It’s raining today, one of those cold spring rains that is both wonderfully refreshing and terribly dismal at the same time. The toddler wanted to go outside to play and I agreed, since the baby had just gone down for a nap and that makes it much easier to manage outdoor play. We fought with last year’s rain boots for quite a while before having any success, but finally emerged out of the house into a very wet yard.
Playing in the sandbox was altogether unsuccessful, as was my idea of writing notes for a blog post while supervising his play. We ended up exploring the garden beds, inspecting the newest plant shoots, a few desecrated tulips (the toddler denied my suggestion that he might be responsible), and kicking the soccer ball around the patio. Then we began looking for earthworms.
The toddler recently discovered worms when I found one and put it in his hand to inspect. He was absolutely delighted by the long, writhing body, the slow movement, the exploratory nudges and pokes that the worm’s head (or was it its bum?) gave the palm of his hand. He carried that first worm around for a good while, named it after his father, and tucked it under some leaves when he grew bored. I think he was just delighted at finding another little alive being that’s always outside, for everything (and everyone) is a potential playmate at this age.
I checked under a number of rocks, which is usually a sure way to find a lazy, surprised worm. Lifting rocks, however, always gives me a slight feeling of unease. You see, I once had a traumatic experience involving a large rock and an unexpected discovery underneath. Though many years of passed, I can still remember the horrible feeling as clearly as if it were yesterday…
My sister Sarah and I were about five and seven years old. We liked peeking under rocks – oh, the kinds of things you do for fun when you live in the bush! It was a sunny spring day and there was a particularly large boulder that we decided to tackle, heaving and pushing with combined strength till it suddenly lifted. Sitting in a neat little hole right beneath was the biggest, ugliest toad I’ve ever laid eyes. It was huge, fat, globular, reptilian, and ghastly in its shocking, surprising appearance. It hopped. We screamed and dropped the rock.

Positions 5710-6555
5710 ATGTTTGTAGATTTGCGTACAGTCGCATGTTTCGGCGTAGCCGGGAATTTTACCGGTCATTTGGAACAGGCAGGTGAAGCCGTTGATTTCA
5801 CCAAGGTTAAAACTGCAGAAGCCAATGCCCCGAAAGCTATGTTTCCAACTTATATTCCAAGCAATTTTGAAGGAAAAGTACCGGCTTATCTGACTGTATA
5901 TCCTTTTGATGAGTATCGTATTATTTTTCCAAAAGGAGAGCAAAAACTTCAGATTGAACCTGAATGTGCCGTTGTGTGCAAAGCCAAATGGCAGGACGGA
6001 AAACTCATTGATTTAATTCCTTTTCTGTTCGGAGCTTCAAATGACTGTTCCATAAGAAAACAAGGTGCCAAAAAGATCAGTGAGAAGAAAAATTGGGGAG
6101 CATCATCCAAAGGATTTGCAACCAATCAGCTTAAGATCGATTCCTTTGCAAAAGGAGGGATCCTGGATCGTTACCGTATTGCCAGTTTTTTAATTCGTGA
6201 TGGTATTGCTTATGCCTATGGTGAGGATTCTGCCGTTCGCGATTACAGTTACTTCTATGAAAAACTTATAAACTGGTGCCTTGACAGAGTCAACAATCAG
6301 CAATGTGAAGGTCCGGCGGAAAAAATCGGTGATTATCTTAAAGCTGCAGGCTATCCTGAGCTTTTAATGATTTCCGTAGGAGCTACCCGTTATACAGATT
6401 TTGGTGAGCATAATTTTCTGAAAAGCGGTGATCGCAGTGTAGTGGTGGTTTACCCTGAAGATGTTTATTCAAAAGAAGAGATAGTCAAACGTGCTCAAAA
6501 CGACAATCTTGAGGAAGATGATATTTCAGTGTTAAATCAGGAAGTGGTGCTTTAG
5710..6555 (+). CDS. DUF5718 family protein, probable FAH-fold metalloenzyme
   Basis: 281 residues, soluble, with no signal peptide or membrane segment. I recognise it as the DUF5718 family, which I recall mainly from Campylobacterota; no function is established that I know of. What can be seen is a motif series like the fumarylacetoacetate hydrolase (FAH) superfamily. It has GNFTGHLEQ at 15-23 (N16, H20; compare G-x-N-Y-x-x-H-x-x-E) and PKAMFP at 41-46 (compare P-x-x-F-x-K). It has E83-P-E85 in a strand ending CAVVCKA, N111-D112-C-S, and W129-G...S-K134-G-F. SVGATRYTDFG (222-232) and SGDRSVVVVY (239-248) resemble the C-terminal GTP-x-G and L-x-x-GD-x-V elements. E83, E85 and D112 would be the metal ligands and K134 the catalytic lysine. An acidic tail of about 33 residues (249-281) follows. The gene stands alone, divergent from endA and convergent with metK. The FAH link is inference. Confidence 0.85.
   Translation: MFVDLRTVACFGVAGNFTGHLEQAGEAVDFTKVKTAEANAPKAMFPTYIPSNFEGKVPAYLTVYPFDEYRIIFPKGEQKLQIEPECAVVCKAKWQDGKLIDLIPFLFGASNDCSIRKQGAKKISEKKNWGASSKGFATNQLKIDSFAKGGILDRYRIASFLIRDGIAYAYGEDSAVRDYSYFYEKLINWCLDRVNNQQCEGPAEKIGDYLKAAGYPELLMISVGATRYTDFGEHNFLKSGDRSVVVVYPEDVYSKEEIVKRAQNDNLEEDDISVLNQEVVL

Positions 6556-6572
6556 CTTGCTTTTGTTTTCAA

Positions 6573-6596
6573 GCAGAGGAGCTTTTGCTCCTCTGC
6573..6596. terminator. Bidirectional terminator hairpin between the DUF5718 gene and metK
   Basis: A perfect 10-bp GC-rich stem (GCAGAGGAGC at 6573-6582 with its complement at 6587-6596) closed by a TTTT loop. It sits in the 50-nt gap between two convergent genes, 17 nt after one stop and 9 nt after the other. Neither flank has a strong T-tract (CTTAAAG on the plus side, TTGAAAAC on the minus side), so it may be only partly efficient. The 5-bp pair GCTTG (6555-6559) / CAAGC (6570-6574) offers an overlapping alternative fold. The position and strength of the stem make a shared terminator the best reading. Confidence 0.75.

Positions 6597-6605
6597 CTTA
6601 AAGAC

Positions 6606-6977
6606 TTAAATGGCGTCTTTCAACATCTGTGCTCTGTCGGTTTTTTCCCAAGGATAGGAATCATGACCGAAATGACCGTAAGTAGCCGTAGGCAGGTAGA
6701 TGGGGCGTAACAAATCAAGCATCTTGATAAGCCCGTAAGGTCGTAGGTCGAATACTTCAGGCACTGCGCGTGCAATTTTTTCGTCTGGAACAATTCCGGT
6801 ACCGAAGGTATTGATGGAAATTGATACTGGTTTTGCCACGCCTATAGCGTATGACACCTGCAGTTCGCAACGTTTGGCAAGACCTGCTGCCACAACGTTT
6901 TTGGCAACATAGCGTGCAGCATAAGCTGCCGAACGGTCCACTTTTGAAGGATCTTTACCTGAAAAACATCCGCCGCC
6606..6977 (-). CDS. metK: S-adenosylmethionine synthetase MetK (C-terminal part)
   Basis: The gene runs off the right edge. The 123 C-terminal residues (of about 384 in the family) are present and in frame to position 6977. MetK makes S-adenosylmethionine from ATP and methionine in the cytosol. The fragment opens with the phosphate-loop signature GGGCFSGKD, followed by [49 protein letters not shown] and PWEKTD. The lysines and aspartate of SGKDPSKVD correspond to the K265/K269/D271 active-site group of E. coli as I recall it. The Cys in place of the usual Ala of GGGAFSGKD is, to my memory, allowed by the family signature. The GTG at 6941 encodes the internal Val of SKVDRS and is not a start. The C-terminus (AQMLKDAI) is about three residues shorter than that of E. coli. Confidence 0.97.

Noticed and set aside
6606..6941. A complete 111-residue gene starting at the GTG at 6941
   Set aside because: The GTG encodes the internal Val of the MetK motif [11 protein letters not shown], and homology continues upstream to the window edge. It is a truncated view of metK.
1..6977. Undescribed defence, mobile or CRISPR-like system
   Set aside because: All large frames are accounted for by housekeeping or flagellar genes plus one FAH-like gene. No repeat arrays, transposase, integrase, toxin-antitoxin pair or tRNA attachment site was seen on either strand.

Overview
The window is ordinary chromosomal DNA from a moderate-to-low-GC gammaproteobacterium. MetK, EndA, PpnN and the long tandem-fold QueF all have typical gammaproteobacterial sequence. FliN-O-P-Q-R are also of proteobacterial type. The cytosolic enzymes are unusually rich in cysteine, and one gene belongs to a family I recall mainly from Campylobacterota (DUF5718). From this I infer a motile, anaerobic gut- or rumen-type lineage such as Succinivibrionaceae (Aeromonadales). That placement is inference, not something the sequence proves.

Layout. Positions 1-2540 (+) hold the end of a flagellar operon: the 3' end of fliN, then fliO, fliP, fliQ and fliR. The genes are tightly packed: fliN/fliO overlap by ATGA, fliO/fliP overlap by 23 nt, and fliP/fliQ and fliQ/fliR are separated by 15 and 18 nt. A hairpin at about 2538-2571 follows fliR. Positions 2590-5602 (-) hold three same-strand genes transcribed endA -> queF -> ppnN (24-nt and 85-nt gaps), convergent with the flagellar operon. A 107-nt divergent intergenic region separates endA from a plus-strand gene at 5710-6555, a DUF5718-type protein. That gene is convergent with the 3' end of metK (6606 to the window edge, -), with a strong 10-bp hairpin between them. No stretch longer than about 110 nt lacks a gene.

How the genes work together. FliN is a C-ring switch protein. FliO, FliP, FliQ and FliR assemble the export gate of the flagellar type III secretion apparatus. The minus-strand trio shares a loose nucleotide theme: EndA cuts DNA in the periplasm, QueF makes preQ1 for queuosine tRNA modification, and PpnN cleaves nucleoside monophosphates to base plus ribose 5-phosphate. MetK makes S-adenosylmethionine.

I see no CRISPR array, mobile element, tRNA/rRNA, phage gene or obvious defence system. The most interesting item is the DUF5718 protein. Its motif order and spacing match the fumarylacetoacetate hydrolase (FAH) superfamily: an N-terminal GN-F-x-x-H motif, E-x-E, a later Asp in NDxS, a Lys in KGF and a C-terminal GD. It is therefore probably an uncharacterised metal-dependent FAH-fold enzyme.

Only then did we realize what we’d done. Trembling with horror, still stricken by the shock of seeing something like that when we didn’t expect it, and beginning to comprehend that we were now responsible for its death, we rushed to find the nearest adult. It happened to be a young guy who was working on our house. Sarah and I insisted that he drop what he was doing and lift the rock to confirm our worst fears. He did so obligingly and told us that the toad was indeed dead. Then he returned to his work and we were left with our aching consciences.
That rock is still at the parents’ house. I know exactly which one it is and I’ve never lifted it again. Every time I lay eyes on it, I half expect the toad’s ghost to rise and demand restitution of sorts. That memory haunts me every time I lift a rock to see what’s underneath. Whether it’s a worm or a beetle or a sprout, I always replace the rock with particular care to ensure I don’t squish what is beneath.
Despite my traumatic memory, I continue to hunt worms on behalf of my son, who must learn to delight in all things natural. Today, though, the worms must have sensed me coming because there was not a single one in sight. Just as well, I suppose – the earthworms are passing on the word that playing with the toddler is not always the most pleasant experience!